Early in episode one of the three-part The Rise of the Murdoch Dynasty, Alastair Campbell shared a piece of advice he and Tony Blair were once given about how to negotiate with Rupert Murdoch: “He’s a really hard b*****d. The only way to deal with him is to be a really hard b*****d. He won’t respect you otherwise.”
This was the summer of 1995, when Blair, the beaming, fresh-faced new Labour leader, joined Murdoch, his clan and the various execs in charge of the many tentacles of his media empire for a summit on Murdoch’s private island in Australia.
Fuzzy, grainy footage of the event showed what you’d expect it to show: sun, sea, yachts, swimming pools, expensive shades, private planes, clinking champagne flutes and rictus grins of terror.
Blair was there to sell his soul – sorry, I mean sell Murdoch on the idea of switching his support from the Tories to Labour, after years of his newspapers relentlessly battering Neil Kinnock. It worked.
Murdoch apparently thought Cherie Blair was “a bit strange”, but he liked Tony. Mind you, Campbell thought Murdoch’s description of the two men’s relationship as being a sort of lovemaking “a bit f***ing weird”.
Two years and many pro-Blair headlines in Murdoch’s papers later, Labour destroyed the Tories in the general election. The price was high, though.
Murdoch, for instance, wanted an assurance from Blair that Britain would never join the euro without holding a referendum first. He not only got it, he got it in print, in an article Blair agreed to write for one of his newspapers.
When the paper’s editor complained that the article was nothing but public relations “flimflam”, Blair dutifully rewrote it. If you can believe Nigel Farage, who popped up mercifully briefly, Murdoch was responsible for keeping Britain out of the euro, which in turn ultimately led to Brexit being carried.
Bizarrely, in what seemed to be an off-camera moment that nonetheless wound up on-camera, Farage admitted to asking Murdoch’s permission to take part in the programme. “If he’d said no, I wouldn’t have done it,” he croaked.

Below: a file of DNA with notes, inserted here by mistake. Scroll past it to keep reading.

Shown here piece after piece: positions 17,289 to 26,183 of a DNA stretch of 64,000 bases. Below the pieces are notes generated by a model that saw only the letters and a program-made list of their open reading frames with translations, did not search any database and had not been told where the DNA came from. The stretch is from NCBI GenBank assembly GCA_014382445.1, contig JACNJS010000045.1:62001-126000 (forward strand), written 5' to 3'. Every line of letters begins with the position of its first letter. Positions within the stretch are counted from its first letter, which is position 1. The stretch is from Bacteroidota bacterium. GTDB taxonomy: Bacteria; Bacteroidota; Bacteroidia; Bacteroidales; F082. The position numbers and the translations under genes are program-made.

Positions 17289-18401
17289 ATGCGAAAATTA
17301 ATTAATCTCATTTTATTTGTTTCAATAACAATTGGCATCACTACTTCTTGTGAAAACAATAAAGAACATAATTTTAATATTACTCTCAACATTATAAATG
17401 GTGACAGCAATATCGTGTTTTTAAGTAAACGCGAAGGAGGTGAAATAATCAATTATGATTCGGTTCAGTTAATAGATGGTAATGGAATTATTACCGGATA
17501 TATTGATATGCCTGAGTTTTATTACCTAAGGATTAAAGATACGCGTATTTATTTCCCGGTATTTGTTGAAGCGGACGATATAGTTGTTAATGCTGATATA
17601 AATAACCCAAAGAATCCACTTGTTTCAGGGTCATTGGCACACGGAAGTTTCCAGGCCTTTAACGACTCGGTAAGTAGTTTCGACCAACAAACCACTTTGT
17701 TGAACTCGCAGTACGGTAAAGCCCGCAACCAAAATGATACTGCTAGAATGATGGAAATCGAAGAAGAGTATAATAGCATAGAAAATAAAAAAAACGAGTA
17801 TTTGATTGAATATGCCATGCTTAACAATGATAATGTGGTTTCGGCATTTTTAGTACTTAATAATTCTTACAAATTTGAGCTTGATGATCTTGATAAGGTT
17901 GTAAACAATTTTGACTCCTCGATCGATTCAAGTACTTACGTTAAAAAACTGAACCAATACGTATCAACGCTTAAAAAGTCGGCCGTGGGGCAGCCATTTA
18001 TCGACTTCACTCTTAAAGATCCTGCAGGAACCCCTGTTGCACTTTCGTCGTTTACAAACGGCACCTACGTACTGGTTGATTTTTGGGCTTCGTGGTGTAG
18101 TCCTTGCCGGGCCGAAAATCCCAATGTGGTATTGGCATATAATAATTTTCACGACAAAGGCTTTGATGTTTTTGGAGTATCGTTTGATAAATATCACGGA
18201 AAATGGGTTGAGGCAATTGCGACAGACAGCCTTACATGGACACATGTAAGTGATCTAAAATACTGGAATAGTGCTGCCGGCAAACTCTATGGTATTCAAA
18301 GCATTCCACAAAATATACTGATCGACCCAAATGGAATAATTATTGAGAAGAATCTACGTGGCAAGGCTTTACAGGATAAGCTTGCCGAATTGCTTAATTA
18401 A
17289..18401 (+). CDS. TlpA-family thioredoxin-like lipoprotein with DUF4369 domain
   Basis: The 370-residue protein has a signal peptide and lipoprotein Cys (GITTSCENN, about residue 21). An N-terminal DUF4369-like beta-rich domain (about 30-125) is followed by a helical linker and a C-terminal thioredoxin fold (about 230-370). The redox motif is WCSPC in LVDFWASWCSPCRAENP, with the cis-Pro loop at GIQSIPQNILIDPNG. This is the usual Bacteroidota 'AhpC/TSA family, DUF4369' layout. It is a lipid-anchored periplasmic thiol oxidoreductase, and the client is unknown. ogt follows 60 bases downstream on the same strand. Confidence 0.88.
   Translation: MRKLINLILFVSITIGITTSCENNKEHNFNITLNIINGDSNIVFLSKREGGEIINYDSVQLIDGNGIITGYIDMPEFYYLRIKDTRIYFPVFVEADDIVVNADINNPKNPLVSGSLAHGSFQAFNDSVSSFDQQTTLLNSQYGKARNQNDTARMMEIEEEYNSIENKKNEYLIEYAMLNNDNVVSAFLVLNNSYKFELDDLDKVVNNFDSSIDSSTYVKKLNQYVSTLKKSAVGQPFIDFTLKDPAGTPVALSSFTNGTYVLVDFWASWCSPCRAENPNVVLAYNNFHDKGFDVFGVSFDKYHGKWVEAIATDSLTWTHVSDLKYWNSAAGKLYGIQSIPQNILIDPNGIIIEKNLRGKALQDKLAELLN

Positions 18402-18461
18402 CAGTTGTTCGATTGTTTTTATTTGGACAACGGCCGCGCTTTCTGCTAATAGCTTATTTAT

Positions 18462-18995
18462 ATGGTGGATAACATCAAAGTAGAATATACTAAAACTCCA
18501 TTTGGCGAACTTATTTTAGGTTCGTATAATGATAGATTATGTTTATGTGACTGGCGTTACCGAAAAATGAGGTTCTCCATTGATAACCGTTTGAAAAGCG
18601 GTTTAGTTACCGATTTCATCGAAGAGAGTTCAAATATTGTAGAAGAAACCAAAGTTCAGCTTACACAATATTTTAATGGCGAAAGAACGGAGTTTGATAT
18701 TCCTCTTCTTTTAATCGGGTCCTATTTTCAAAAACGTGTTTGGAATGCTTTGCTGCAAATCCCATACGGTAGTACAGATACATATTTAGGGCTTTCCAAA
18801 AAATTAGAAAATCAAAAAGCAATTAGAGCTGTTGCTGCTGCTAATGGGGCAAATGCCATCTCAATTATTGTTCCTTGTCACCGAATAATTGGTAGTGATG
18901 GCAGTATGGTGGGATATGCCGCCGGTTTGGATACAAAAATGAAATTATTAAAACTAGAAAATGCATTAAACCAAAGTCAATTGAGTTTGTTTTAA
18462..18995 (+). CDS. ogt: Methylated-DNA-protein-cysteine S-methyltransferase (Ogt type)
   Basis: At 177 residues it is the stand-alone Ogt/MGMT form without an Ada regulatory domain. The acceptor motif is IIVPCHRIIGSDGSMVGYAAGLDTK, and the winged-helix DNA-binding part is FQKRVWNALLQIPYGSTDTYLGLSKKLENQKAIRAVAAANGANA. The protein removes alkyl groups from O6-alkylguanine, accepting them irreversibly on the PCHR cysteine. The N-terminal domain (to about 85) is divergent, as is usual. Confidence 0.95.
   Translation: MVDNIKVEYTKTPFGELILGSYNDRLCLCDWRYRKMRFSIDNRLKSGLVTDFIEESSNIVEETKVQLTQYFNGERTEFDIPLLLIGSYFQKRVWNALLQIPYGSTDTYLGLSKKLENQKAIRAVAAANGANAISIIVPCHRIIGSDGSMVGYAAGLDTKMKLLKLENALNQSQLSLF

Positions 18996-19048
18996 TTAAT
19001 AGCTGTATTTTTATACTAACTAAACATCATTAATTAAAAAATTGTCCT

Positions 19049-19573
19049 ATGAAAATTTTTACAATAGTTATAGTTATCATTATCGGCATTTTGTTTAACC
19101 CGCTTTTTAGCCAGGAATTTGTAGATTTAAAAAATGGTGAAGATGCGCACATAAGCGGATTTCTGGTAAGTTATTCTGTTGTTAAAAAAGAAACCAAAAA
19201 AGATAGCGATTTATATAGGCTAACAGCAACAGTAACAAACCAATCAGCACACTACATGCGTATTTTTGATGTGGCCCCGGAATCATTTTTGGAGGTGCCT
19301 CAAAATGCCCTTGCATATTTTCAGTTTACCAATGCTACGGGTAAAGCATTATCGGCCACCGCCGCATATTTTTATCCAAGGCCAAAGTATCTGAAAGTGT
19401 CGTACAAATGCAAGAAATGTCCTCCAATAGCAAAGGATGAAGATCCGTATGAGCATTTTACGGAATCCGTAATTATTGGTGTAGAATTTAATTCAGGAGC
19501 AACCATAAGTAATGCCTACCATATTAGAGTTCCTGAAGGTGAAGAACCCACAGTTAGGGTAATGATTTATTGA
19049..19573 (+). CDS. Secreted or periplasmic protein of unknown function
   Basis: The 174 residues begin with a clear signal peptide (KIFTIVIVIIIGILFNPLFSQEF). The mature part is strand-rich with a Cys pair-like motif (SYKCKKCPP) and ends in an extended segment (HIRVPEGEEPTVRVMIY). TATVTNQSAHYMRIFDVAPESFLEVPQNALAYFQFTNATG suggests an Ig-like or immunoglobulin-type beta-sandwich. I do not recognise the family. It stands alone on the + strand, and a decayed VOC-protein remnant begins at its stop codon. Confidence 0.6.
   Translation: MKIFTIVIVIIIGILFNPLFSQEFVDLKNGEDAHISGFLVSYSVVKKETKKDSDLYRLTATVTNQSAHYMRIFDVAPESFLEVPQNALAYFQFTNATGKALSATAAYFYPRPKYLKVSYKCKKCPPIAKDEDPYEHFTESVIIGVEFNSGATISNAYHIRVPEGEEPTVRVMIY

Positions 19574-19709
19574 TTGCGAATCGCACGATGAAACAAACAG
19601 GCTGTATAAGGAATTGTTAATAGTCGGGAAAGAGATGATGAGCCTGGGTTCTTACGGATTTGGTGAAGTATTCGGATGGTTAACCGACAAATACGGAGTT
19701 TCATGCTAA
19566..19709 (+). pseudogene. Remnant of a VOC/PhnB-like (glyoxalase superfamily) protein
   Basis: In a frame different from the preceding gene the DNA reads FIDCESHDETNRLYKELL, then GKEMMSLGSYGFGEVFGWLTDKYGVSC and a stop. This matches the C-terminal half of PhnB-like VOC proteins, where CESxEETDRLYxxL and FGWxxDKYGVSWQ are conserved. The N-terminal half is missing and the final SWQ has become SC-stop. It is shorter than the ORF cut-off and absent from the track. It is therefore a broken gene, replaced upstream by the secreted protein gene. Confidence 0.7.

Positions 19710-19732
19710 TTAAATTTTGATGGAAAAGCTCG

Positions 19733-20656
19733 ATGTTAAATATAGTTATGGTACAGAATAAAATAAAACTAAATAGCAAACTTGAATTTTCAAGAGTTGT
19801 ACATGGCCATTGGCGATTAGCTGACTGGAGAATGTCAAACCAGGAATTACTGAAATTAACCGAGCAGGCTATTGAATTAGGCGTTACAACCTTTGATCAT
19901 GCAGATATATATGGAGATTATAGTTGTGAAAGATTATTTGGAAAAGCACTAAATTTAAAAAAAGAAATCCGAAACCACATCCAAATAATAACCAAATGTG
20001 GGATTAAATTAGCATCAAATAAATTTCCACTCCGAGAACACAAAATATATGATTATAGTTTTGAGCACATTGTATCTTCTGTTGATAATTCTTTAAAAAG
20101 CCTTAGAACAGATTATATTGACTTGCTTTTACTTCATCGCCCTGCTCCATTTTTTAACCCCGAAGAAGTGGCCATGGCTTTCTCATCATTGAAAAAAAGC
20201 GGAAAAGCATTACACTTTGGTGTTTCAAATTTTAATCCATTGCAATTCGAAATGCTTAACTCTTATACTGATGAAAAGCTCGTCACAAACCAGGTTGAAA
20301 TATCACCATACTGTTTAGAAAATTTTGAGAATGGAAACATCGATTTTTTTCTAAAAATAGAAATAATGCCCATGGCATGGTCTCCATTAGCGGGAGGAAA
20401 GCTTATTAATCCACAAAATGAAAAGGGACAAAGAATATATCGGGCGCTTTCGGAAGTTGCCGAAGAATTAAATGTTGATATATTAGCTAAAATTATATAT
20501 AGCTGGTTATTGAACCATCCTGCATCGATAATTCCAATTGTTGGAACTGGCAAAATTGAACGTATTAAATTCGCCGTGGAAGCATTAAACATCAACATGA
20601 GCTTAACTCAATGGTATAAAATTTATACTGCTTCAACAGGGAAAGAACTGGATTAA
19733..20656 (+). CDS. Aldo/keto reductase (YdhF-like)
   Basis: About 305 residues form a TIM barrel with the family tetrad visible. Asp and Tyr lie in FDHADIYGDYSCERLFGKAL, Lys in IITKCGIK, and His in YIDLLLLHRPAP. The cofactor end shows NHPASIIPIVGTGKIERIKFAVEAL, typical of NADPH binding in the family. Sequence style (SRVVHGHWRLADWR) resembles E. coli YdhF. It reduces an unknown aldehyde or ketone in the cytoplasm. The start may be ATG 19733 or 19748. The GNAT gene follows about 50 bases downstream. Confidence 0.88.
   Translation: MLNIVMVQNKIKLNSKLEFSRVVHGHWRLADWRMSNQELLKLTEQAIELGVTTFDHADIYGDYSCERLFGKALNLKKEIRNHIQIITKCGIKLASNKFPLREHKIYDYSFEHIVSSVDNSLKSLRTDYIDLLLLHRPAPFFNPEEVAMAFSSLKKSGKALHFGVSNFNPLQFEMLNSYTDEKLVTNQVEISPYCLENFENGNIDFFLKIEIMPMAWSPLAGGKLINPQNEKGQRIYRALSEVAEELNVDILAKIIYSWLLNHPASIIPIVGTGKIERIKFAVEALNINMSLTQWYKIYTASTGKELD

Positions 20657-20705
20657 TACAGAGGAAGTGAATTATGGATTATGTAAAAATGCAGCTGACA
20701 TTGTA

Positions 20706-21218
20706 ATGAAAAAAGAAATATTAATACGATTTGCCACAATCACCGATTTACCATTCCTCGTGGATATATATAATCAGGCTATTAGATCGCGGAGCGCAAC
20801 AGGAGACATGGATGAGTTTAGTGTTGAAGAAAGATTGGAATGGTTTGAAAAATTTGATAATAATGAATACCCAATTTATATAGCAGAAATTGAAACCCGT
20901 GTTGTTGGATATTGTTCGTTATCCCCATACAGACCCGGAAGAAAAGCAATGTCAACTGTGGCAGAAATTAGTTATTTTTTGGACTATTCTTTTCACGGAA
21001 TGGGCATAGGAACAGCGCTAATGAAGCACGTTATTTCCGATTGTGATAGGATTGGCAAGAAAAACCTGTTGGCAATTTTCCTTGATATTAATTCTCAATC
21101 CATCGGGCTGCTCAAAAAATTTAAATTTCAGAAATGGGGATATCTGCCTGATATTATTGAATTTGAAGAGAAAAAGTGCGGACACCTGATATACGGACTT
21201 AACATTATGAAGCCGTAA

See? That’s how much power Murdoch has! Not only is he powerful enough to control prime ministers, he’s powerful enough to control whether Farage appears on a programme about how powerful he is.
We get it. Murdoch is powerful. Murdoch is nasty. Murdoch is a threat to democracy. We already knew all that. But what’s he really like?
According to a former Sun editor, David Yelland, Murdoch is “the most interesting man I’ve ever met”. He didn’t elaborate on that and neither did anyone else.
Frankly, this opening episode, which was all over the place in terms of chronology and subject matter, was better on the “really hard b*****d” stuff than the supposedly “interesting” stuff.
The intermittent focus on which of Murdoch’s children – Lachlan, James or Elizabeth, who he’s said to pit against one another – will inherit his empire has drawn comparisons with the brilliant drama series Succession. But nobody would watch Succession if the characters were as bland and dreary as these three seem to be.
Lachlan apparently has the charm but not the smarts. James apparently has the smarts but not the charm. Elizabeth has the charm and the smarts. On the evidence here, she does a pretty good job of hiding both.
Ultimately, they came across as what they are: privileged, entitled kids of a wealthy mogul, born with silver money clips in their mouths and always destined to work for daddy.
As for Murdoch, the programme told us he’s “an enigma”. He gives nothing of himself away. Well, apart from his wives. Jerry Hall is number four in the collection.
Maybe there’s nothing else to give away. Maybe under all that viciousness and egomania, there’s just more viciousness and egomania.
The Rise of the Murdoch Dynasty (BBC2) - 3 stars